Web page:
Ancient corals told the story of El Nino hundreds of years ago. Using this information, scientists were able to find out the water temperature in the ocean in the past – this will clarify the models of ocean heating. This is stated in a study by scientists from the University of Georgia, published in the journal Science.
El Nino is a climatic phenomenon that is characterized by a deviation of the surface temperature of the ocean in the equatorial part to a greater side from average values. This leads to climate change in various regions of the Earth, in particular, affects the amount of precipitation and weather.
In a new study, scientists analyzed the coral, about a thousand years old, which was discovered in the remote tropical Pacific Ocean. Corals, like rings of trees, store information about past events in the form of chemical indicators – oxygen isotopes.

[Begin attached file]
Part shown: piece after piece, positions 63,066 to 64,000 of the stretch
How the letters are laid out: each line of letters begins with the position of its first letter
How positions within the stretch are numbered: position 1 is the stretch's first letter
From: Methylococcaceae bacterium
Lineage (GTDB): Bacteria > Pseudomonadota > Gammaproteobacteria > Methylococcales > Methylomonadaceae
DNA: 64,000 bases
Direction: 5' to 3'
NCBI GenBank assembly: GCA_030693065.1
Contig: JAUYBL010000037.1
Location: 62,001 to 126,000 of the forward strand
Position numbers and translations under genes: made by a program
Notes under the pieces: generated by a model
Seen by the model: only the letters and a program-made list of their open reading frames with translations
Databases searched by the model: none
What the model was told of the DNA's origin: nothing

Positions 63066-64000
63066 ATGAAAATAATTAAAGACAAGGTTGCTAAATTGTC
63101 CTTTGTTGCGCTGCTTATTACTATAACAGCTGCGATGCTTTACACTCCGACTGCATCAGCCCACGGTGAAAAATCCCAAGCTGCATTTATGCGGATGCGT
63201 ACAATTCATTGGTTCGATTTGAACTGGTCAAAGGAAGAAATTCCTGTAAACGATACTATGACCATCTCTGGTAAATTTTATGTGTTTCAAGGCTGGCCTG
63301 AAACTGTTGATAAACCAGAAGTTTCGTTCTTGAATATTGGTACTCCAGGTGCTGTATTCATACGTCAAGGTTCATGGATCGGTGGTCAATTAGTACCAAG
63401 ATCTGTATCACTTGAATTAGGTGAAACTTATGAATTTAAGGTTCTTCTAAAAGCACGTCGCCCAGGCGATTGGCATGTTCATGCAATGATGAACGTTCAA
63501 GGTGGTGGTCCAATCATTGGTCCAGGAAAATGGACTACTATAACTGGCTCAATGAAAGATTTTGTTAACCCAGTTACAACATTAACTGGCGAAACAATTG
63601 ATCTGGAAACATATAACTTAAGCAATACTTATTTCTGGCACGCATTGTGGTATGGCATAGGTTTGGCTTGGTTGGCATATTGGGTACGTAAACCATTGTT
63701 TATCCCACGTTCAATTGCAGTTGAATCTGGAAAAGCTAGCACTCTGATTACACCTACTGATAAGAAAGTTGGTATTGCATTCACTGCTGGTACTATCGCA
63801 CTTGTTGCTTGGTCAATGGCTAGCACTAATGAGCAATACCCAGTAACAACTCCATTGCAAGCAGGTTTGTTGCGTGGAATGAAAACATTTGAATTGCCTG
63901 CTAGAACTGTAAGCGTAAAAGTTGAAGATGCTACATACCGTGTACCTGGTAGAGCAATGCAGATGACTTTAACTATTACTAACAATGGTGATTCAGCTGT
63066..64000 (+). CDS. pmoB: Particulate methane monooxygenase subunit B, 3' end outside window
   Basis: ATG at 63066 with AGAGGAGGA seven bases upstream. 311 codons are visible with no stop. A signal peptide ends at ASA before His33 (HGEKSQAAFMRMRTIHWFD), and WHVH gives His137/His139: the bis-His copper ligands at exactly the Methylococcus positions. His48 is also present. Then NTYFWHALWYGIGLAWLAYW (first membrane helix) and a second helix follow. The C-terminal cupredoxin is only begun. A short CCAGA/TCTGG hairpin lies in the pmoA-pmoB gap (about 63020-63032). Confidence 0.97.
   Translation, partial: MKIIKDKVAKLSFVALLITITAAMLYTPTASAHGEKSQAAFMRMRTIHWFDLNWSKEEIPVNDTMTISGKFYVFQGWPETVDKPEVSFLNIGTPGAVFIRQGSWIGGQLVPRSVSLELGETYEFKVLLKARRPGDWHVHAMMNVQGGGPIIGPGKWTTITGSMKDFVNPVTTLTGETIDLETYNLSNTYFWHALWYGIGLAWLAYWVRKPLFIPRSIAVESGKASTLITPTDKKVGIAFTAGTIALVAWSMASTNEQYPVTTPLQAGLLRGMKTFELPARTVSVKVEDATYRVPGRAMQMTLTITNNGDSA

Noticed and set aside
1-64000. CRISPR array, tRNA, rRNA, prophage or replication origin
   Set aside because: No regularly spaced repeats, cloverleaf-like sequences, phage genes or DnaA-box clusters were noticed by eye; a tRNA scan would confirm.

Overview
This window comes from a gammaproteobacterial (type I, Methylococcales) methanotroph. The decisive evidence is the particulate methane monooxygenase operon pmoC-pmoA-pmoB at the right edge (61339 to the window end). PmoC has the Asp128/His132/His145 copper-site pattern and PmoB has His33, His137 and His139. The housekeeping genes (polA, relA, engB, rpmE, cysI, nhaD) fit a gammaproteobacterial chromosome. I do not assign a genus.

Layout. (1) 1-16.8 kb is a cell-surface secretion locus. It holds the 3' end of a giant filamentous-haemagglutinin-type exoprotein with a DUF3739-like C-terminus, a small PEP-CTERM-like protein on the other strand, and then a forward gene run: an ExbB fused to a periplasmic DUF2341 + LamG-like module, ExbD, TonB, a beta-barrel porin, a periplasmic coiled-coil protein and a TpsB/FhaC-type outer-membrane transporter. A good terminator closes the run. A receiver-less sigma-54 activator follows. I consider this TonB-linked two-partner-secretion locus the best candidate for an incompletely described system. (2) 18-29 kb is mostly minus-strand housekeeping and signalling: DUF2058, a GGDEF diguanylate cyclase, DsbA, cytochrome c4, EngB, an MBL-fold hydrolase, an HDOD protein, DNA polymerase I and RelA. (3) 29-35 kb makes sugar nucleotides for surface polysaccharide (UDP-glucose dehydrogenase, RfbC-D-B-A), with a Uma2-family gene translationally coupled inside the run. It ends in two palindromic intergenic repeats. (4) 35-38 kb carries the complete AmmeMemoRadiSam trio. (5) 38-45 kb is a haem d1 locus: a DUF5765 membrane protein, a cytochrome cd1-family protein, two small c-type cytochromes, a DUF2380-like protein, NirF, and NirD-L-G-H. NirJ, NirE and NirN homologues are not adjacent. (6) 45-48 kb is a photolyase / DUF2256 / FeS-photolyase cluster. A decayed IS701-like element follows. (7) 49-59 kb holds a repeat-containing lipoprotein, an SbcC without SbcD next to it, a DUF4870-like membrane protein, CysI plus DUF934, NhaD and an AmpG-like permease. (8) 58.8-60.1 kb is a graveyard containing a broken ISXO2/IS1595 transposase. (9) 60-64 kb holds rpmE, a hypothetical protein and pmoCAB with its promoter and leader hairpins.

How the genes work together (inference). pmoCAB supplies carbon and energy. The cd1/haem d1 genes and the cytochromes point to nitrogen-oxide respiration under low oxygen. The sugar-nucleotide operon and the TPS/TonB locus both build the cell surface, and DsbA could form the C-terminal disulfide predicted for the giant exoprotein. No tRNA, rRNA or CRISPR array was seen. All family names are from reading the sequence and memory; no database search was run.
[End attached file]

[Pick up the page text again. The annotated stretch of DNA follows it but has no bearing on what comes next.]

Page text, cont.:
The analysis showed that the ratio of oxygen isotopes sequestered in corals is an accurate measure of ocean temperatures for several hundred years and shows correlations between estimates of sulfate particles released into the atmosphere as a result of eruptions of tropical volcanoes and El Niño events.
“Many climate modeling studies show a dynamic relationship where volcanic eruptions can trigger El Nino events. We can use climate models for many centuries in the past, simulating volcanic eruptions over the past millennium – based on data obtained through analysis of ancient corals”.
Kim Cobb, lead author of the study